Total RP 3 files start with totalRP3_. These are the files that contains your data and that you should backup.

Add-ons that save your data at the character level have their .lua files located under each server folder, which contains a folder for each one of your character. In those folder you will find the same organization as the account folder, with a SavedVariables folder containing .lua and .lua.bak files.

SavedVariables at the character level

How to sync with a cloud storage

For this part, we will use Dropbox as an example, but any cloud storage that offer a desktop app that creates a folder on computer that you can drop folders in to get them synced will work too. Dropbox is the one we use as it also keeps versions that you can restore (up to 30 days for the free tier and 1 year for paid users). Also, for an easy solution, we will show you how to sync the WTF/Account folder. This means unnecessary cache files will be synced too. As all cloud services offers multiple gigabytes for free and WTF folders rarely goes beyond hundreds of megabytes it should be okay to backup extra files alongside the ones we want.

On Windows

Using the command line

First, move your WTF\Account folder from your World of Warcraft folder into your Dropbox folder.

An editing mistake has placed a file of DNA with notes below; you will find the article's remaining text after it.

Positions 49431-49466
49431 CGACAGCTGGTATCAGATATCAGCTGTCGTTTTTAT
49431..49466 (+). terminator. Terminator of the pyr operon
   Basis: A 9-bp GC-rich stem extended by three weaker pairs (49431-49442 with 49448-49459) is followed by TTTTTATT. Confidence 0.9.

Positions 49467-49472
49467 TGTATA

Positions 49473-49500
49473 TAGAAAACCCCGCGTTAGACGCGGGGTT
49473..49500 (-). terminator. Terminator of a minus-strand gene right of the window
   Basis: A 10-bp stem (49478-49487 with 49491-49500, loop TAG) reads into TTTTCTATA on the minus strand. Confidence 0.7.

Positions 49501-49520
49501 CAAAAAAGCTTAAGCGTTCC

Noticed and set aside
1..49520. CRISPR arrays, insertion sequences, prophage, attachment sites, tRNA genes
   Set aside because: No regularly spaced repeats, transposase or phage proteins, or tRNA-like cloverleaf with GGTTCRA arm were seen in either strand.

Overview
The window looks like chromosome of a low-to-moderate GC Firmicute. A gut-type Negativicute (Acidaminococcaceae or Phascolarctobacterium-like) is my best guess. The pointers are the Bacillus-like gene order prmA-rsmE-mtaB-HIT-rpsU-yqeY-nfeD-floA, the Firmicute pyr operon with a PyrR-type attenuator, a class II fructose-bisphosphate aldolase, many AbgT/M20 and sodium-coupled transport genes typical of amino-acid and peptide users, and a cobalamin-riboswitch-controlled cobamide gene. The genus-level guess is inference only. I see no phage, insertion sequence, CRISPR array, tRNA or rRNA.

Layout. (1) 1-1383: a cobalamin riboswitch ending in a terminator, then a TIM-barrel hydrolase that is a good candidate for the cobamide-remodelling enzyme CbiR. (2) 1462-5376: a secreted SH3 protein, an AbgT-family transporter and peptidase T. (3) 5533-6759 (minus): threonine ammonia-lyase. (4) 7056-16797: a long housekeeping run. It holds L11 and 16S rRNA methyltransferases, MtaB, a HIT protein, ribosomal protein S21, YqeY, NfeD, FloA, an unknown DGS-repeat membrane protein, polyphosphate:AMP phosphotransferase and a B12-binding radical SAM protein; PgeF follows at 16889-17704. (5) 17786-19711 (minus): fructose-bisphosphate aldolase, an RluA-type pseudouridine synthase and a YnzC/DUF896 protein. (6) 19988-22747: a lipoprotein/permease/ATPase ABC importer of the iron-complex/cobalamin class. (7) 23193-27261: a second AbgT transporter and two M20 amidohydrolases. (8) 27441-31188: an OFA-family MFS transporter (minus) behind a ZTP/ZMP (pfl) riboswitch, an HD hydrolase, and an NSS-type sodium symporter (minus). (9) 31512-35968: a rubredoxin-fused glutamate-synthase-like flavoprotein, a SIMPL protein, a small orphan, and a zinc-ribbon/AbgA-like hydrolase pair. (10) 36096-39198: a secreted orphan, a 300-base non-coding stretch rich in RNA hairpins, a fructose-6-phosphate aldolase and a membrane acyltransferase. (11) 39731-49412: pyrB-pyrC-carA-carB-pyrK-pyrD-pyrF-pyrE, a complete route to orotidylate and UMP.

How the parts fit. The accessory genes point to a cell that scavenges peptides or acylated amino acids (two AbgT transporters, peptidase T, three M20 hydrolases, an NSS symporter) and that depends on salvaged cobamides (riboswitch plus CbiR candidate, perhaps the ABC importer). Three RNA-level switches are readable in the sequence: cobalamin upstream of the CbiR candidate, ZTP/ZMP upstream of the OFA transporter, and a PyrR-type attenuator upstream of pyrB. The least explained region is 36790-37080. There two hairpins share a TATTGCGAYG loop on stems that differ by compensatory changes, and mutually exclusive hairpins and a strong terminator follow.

Move your Account folder into your Dropbox folder

Now, we will create a link to that folder. Since Windows Vista, a terminal command can be used to create links for a specific folder. They look like simple shortcuts files, except the system doesn't treat it as a shortcut file : it goes into the shortcut. It's like tunnels in your file system. World of Warcraft understand symbolic links and will follow symbolic links and load their content.

To create a symbolic link on Windows, open the Windows command line by typing typing Windows+R and typing cmd, then pressing Enter. Then, use the mklink command to create a link inside your World of Warcraft\WTF folder for your Account folder in Dropbox. Here's an example of the command, change the path to the folders accordingly to your installation.

mklink /J "S:\World of Warcraft\WTF\Account" "C:\Users\Ellypse\Dropbox\Account"

A special shortcut will be created in your World of Warcraft\WTF folder. The game will follow this link, and will read and save add-ons data inside the Dropbox folder.

The link will be created in your WTF folder

Using a third party tool

You can also use a third party tool that will execute the commands for you, like Symlinker or Symlink Creator (Thanks to RocknFire for suggesting those). The article Sync Folders Outside of the Dropbox Folder With Dropbox from The Unofficial Dropbox Wiki lists several third party tools that will do the job.

On Mac